Programs & Projects

Balanced Design, Monitoring, Evaluation, Research and Learning (BalanceD-MERL)

October 26, 2016 - November 26, 2017

Overview

WDI’s Performance Measurement Initiative is part of two consortiums under the Monitoring, Evaluation, Research and Learning Innovations Program (MERLIN) endeavor that were awarded funding from USAID’s U.S. Global Development Lab to test and implement innovative approaches to measuring development impact. On the BalanceD-MERL mechanism, along with four other consortium members, WDI is developing new methods to deliberately balance integration across all aspects of design, monitoring, evaluation, research and learning (D-MERL). This is to create sustainable improvements in the program, resulting in lasting positive impacts on the program’s target audience. This balance is carried out by incorporating four key principles into a program’s D-MERL: relevant, responsible, right-sized, and trustworthy.

The BalanceD-MERL consortium is testing these new methods in two technical assistance pilots: the Women and Water Global Development Alliance (GDA) and the USAID Global Health Ebola Team (GHET). The GHET program is a part of USG Pillar II investments that are addressing the mitigation of second-order impacts of the Ebola crisis, prevention of development losses, and the strengthening key institutions and infrastructure in Sierra Leone, Guinea, and Liberia. The Women and Water GDA jointly funded by USAID and Gap Inc., draws upon these organization’s complementary strengths to improve and sustain the health and wellbeing of women and communities touched by the apparel industry in India.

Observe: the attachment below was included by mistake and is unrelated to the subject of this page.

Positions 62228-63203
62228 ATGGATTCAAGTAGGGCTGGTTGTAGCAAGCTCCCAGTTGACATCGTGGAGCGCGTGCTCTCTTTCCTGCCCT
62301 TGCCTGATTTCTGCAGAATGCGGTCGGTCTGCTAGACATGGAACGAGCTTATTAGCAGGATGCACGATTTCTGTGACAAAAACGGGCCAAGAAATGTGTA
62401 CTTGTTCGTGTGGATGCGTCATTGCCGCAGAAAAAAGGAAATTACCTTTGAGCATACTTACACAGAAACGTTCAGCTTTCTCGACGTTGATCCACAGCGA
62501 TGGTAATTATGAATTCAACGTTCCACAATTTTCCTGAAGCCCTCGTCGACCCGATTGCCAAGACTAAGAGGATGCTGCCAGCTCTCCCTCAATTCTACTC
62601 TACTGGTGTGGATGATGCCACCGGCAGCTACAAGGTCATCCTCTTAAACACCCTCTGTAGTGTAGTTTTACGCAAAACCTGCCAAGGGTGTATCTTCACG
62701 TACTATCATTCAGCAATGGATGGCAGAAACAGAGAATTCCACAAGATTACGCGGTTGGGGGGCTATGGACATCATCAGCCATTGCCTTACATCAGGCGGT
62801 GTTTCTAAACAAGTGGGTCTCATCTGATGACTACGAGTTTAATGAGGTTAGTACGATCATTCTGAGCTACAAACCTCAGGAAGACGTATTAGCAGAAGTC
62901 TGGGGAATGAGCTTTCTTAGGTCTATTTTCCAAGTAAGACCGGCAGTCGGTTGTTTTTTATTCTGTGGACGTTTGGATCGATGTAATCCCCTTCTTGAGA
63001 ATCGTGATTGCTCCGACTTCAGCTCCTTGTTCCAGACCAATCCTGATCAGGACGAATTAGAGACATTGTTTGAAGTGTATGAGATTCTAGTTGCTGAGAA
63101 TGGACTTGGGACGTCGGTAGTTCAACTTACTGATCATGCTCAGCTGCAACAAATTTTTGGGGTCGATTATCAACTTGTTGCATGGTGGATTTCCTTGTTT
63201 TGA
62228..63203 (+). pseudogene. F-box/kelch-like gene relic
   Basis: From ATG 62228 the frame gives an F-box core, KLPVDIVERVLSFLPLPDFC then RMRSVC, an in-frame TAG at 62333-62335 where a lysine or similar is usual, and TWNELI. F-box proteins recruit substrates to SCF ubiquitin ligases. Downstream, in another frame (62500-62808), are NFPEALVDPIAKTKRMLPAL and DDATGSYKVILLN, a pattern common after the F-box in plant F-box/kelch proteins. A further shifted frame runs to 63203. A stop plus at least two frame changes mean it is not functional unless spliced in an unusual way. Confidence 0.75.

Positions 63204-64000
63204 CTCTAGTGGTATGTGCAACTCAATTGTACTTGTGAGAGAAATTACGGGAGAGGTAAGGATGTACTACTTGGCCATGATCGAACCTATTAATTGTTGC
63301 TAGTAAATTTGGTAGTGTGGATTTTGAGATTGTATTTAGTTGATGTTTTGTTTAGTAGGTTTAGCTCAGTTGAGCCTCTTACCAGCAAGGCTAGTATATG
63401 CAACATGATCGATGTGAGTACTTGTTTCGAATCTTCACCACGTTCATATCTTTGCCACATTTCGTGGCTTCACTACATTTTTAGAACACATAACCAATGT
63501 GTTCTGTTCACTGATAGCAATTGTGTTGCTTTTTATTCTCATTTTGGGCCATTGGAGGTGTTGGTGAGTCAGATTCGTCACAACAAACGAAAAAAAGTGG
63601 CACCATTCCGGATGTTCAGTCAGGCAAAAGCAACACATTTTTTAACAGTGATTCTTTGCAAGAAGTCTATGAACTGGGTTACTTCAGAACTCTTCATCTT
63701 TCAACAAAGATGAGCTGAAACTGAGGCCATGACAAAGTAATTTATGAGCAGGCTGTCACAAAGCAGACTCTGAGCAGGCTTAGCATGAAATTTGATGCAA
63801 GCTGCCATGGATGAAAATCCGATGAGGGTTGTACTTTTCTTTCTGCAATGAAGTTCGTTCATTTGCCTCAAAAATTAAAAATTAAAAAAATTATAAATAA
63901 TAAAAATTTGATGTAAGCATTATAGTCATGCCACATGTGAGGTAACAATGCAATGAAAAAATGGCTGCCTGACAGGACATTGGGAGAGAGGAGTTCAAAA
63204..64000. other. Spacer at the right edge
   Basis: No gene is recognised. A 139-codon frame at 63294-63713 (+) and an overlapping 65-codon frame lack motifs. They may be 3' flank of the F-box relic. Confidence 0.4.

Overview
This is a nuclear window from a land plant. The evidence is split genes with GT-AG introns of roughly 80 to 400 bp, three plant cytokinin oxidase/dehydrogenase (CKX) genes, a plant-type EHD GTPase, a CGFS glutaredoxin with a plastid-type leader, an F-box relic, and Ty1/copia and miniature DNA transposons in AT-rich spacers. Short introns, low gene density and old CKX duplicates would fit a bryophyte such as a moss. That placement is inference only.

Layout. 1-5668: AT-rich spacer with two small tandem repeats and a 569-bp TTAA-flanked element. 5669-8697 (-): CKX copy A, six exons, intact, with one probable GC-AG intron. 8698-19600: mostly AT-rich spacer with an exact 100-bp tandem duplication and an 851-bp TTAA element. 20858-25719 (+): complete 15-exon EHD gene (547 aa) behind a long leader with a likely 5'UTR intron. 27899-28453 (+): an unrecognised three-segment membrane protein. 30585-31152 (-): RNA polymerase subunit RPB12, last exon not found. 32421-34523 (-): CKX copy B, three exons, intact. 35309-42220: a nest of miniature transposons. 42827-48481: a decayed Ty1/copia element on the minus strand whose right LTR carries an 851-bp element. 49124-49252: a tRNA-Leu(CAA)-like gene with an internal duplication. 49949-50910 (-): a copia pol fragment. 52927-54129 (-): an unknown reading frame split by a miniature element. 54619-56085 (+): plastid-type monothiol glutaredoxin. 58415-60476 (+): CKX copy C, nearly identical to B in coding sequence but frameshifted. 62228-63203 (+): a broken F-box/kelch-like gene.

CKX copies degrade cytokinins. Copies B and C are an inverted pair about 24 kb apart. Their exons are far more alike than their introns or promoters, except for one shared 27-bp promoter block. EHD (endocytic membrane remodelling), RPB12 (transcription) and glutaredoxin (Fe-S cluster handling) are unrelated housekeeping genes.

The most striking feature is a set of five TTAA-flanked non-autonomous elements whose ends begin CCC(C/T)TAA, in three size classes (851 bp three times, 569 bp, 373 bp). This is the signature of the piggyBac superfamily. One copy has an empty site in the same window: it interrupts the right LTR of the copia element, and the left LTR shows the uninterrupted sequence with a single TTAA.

The BalanceD-MERL consortium consists of World Vision (prime), Innovations for Poverty Action, Institute for Development Impact, Search for Common Ground, The William Davidson Institute at the University of Michigan.

This article is made possible by the generous support of the American people through the United States Agency for International Development (USAID). The contents are the responsibility of WDI and do not necessarily reflect the views of USAID or the United States Government. This article was produced by the William Davidson Institute at the University of Michigan in collaboration with World Vision under the BalanceD-MERL Program, Cooperative Agreement Number AID-OAA-A-15-00061, funded by the U.S. Agency for International Development.

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